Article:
What is your ultimate goal? I hope to keep creating good music and working with people who are interested in my ideas. I'll always do music even if I don't make money off of it. As a child, I always ran around my house dancing, singing, playing with my mom's makeup and heels, and throwing whatever I could find to wrap around me in an evening-dress style-which looked more like a toga. It was all about the fantasy behind it. I don't know why I was born with such an innate need to flaunter around in heels and lipstick. My mom used to catch me dancing in the middle of the night in front of the refrigerator with the light on and the cold wind coming out. No music-just me dancing naked.
What do you have to say to those club kids in the underground club scene that are out there looking for the same attention? Keep a head on your shoulders. Keep going for your dream. Whatever you do, be safe and be careful. Moderation is a good thing. I may sound like a parent, but I'm speaking from my life experience, that moderation is key. You want to be safe, protect yourself, and surround yourself with good people. Go for your dreams. Keep yourself in good faith and good spirits. Keep positive and focus on what you want.
Any last words to your QV fans? Take care of each other. Nothing is easy. We choose our destinies, but we don't have choices over everything. We are all equal. No matter what anybody says to you, or no matter what anybody puts you down for, or tries to judge you on, you were created by something powerful, wondrous, and beautiful. What we are sexually-or whatever it is-we are all special, we all got gifts, and we all got a talent. Find it. Use it. Don't give up on yourself, and don't give up on your fellow human beings.
by Howard Perez
Oye Como Va...El Tito!
Tito Puente, Jr. is young, energetic, and the son of international music superstar, Tito Puente. Tito Jr. is currently on tour promoting his latest album, "Sientelo," which includes the sizzling first single, a house-like track called "Azucar." Following his high-energy performance at the recent International Salsa Festival in Los Angeles, he talked to us about his music, his famous father, and how he prepared himself to enter into the music business.
"A lot of people think I was born with a silver spoon in my mouth," Tito said, "and that it (music) is in my blood. Of course it's in my blood, having been around Latin music all my life. But I think education is the key and that's what has gotten me to this end of the business."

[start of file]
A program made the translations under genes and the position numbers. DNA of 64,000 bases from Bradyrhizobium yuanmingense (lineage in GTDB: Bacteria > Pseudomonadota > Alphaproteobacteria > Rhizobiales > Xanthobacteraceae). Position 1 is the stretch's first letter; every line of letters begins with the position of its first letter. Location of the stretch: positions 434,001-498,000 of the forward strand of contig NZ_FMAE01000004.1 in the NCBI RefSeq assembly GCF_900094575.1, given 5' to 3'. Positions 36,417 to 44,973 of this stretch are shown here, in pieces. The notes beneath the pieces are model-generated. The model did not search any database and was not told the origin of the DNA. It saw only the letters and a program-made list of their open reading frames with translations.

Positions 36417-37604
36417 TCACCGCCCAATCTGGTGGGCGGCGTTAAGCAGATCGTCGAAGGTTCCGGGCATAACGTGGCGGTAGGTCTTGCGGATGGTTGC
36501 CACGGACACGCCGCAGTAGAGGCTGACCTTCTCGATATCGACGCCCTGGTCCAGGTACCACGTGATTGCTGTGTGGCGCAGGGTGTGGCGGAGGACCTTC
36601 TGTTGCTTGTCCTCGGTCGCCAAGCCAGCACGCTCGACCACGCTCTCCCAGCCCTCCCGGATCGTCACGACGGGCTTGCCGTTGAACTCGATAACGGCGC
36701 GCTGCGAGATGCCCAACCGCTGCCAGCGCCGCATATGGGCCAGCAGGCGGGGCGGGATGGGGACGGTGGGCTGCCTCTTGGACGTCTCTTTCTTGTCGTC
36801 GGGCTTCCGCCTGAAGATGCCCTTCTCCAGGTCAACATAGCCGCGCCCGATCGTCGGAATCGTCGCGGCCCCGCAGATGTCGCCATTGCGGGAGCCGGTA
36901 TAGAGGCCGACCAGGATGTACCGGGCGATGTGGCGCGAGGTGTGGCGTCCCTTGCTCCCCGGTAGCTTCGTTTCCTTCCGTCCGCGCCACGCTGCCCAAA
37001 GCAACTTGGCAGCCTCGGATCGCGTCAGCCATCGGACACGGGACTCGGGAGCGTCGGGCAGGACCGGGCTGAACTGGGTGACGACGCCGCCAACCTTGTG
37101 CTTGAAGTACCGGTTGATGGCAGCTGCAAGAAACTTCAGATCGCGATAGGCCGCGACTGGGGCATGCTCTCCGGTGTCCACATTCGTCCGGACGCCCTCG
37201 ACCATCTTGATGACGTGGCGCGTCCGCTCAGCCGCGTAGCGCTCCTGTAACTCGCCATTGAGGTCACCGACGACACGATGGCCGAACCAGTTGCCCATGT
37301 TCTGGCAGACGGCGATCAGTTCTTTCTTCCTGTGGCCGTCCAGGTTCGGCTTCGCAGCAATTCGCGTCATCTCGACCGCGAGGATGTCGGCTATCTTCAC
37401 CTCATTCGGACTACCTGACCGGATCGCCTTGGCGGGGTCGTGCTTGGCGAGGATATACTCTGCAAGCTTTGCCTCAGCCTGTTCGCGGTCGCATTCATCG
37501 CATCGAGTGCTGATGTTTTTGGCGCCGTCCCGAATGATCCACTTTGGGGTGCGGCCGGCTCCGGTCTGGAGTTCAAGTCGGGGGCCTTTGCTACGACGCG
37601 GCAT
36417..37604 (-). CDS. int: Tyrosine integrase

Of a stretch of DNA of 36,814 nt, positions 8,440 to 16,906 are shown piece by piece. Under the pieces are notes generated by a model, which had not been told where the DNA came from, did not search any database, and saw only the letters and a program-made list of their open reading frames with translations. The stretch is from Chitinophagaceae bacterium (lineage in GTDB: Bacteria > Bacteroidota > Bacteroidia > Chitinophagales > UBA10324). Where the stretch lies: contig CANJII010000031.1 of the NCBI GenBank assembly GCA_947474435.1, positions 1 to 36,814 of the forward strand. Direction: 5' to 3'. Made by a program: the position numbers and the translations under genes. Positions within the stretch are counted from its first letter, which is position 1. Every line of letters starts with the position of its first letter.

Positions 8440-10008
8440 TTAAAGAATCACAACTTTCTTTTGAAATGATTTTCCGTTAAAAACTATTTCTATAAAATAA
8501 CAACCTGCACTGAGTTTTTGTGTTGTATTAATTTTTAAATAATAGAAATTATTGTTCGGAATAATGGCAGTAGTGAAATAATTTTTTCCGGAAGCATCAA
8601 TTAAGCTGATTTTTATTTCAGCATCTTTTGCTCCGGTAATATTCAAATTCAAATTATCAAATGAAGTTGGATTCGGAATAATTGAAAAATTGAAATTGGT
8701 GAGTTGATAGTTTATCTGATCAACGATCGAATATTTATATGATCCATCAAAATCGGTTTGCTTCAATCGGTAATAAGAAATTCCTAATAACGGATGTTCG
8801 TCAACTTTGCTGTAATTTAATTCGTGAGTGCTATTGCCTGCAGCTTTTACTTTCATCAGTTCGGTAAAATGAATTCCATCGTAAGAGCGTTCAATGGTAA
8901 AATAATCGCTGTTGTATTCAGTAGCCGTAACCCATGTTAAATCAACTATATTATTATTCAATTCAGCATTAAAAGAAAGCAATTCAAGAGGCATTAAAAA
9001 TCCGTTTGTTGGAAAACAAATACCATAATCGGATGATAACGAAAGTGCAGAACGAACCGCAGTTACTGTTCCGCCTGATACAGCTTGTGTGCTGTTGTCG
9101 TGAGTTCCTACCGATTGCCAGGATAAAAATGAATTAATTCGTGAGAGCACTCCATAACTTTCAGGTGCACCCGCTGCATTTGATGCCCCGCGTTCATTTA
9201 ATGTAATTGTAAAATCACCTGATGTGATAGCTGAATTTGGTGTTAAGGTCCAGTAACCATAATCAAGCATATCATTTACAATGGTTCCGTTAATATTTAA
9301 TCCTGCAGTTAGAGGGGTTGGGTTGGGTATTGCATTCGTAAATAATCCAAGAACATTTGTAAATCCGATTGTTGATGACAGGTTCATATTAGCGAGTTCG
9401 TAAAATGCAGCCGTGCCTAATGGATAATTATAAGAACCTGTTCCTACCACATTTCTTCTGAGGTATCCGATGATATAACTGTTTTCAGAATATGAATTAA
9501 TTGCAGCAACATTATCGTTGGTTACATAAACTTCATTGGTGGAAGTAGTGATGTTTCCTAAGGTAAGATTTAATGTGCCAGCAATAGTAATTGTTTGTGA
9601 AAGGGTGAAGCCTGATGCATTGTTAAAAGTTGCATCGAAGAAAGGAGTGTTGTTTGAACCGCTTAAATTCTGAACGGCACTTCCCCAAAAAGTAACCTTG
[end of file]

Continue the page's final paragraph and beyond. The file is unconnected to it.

Puente, Jr. tuned up on his music and performing skills by attending college, where he obtained an associate's degree in music. College enabled him to perfect his performing skills as well as and his ability to play different instruments. He then went to a vocational school to learn about recording engineering.
When it comes to performing on stage, Tito has got both the musical talent and the dance moves to create his own niche in the music world. He recognizes that his musical style, which includes a lot of house music, is very much different than his dad's. "Being born and raised in New York City, I've always had a love for house and dance music. I like house music and my dad likes it, too. He calls it "rock." He really enjoys it and participates in a lot of the house songs I play such as 'Oye Como Va,' which is a rendition of one of his tunes."
In addition to the house sounds on his new CD, he also dabbles in other styles of music. There are even some guest appearances from artists like Celia Cruz (who happens to be his godmother!), hot Salsera Leti Perez, the Nasty Boys (who are also his two handsome, provocative backup singers), and Abe Quintanilla, the brother of the late Tejano singer, Selena.
Tito Puente Jr.'s house sound, obviously, lends itself perfectly into the QV clubs where house music is, more often than not, the musical genre of choice. Tito recognizes his QV fans in a positive way: "I have a very big QV following, especially in Miami. I really enjoy the QV community. They take care of me all the time...They just love that Mambo, house, dance sound."
And what about the future expectations of Tito Jr.? "Being the son of a legend, I have a duty to represent the Latino community. My dad's been (in the music industry) for many years-over 50 years-and it's up to me to keep his legacy alive."
by qvStaff Roldán
There's tons more of DJ's Domain in the print version of qvMagazine including an interview with San Francisco deejay St. John, qvMusic Piks, and our Flyer of the Month.